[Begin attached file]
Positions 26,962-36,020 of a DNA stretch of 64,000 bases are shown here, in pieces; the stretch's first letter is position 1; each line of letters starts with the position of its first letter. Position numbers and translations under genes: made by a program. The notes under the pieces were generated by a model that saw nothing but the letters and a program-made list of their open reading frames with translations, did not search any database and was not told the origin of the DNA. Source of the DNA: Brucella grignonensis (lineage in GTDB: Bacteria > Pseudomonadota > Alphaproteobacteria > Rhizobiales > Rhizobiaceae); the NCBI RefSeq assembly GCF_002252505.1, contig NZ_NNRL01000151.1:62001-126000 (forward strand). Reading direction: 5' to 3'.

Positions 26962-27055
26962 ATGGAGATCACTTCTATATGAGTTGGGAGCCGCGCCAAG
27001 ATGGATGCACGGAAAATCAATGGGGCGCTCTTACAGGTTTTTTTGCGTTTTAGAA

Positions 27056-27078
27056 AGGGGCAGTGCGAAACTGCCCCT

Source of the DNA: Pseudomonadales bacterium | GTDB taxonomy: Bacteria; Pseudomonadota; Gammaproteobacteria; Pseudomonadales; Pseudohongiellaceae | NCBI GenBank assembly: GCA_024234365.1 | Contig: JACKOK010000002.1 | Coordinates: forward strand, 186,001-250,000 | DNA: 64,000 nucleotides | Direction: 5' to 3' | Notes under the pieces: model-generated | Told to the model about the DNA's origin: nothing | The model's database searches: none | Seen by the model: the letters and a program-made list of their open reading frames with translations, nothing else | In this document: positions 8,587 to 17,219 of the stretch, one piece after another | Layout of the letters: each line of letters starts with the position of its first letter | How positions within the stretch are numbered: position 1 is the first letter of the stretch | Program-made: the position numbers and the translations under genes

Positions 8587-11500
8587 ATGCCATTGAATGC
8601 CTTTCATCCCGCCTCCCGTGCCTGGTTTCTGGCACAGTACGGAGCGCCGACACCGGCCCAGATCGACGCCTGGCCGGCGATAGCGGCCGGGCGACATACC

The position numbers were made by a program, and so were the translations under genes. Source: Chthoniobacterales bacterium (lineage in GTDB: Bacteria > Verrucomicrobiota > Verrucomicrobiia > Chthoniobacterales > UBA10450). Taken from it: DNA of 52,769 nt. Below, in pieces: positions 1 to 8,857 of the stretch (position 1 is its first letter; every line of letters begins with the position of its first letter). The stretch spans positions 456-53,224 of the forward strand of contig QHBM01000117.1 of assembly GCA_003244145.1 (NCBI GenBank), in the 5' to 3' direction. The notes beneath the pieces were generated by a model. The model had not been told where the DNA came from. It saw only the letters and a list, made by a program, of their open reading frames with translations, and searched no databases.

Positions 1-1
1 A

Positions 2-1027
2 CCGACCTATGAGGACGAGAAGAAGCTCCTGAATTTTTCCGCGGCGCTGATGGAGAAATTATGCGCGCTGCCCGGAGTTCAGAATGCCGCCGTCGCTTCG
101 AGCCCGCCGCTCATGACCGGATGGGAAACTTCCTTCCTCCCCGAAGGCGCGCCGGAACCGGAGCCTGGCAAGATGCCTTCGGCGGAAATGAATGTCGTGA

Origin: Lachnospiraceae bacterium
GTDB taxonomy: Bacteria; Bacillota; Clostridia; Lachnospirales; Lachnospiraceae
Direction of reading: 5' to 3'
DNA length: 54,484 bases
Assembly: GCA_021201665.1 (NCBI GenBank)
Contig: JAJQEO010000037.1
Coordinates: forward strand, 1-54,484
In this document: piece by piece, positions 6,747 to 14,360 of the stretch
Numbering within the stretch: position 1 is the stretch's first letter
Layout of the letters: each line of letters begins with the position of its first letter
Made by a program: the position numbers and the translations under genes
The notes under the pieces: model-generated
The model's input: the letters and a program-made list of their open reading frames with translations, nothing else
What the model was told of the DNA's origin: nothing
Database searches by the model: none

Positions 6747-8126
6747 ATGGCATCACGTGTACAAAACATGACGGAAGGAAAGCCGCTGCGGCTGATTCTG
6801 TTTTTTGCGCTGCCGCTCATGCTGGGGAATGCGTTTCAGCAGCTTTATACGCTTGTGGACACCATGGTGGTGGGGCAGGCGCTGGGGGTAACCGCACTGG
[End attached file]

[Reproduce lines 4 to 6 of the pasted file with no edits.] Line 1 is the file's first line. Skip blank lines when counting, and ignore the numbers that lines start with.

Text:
27001 ATGGATGCACGGAAAATCAATGGGGCGCTCTTACAGGTTTTTTTGCGTTTTAGAA

Positions 27056-27078
27056 AGGGGCAGTGCGAAACTGCCCCT